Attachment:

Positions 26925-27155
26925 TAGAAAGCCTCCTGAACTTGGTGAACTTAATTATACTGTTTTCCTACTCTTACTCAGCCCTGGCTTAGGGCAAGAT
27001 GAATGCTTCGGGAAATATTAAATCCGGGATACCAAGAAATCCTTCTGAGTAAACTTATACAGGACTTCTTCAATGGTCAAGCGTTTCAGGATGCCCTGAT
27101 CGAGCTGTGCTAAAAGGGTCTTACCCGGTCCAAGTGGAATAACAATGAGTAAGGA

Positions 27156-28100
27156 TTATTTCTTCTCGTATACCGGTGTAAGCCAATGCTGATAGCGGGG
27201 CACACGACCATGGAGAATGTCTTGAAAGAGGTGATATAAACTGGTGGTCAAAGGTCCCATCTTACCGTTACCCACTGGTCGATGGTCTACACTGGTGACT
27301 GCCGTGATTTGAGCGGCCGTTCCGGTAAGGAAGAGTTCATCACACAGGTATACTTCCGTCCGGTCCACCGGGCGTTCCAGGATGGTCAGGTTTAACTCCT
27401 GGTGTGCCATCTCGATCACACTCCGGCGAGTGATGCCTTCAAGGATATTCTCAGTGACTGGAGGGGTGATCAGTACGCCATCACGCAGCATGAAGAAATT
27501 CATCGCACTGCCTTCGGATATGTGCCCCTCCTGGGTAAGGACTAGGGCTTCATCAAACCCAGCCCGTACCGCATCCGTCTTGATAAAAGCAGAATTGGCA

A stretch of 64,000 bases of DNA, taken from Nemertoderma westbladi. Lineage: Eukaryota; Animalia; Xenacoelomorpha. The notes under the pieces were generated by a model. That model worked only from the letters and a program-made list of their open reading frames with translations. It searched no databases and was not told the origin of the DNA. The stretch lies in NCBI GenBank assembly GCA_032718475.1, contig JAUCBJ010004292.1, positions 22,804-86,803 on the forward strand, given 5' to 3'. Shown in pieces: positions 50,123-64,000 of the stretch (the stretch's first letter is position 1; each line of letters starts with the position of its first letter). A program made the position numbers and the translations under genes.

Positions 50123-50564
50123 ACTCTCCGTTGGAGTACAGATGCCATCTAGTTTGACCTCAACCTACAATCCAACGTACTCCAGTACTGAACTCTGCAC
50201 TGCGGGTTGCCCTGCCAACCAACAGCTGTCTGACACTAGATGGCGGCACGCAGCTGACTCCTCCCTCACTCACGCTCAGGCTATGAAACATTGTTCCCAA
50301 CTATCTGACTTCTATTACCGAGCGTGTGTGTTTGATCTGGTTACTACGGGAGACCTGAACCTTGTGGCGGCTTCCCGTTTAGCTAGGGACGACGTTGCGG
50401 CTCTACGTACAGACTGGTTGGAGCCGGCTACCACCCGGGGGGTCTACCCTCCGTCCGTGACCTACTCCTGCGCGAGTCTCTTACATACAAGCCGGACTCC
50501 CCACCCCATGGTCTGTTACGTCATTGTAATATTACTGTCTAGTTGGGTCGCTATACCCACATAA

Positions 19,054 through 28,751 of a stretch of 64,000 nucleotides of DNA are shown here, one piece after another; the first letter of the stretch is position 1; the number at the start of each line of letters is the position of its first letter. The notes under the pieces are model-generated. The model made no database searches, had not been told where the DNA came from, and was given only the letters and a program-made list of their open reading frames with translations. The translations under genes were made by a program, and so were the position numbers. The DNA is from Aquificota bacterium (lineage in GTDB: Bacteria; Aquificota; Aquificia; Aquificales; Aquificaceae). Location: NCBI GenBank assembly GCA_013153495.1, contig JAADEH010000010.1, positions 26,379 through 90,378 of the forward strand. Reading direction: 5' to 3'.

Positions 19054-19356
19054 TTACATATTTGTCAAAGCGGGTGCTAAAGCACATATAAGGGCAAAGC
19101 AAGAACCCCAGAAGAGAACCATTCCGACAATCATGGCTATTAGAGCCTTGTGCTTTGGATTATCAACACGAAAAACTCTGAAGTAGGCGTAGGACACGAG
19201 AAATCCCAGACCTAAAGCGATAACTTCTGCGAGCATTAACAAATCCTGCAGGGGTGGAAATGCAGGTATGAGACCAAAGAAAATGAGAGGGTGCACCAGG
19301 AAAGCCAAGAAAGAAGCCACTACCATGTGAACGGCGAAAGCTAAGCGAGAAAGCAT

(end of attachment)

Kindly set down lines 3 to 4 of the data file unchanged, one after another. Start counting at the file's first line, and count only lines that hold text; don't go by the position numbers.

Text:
27001 GAATGCTTCGGGAAATATTAAATCCGGGATACCAAGAAATCCTTCTGAGTAAACTTATACAGGACTTCTTCAATGGTCAAGCGTTTCAGGATGCCCTGAT
27101 CGAGCTGTGCTAAAAGGGTCTTACCCGGTCCAAGTGGAATAACAATGAGTAAGGA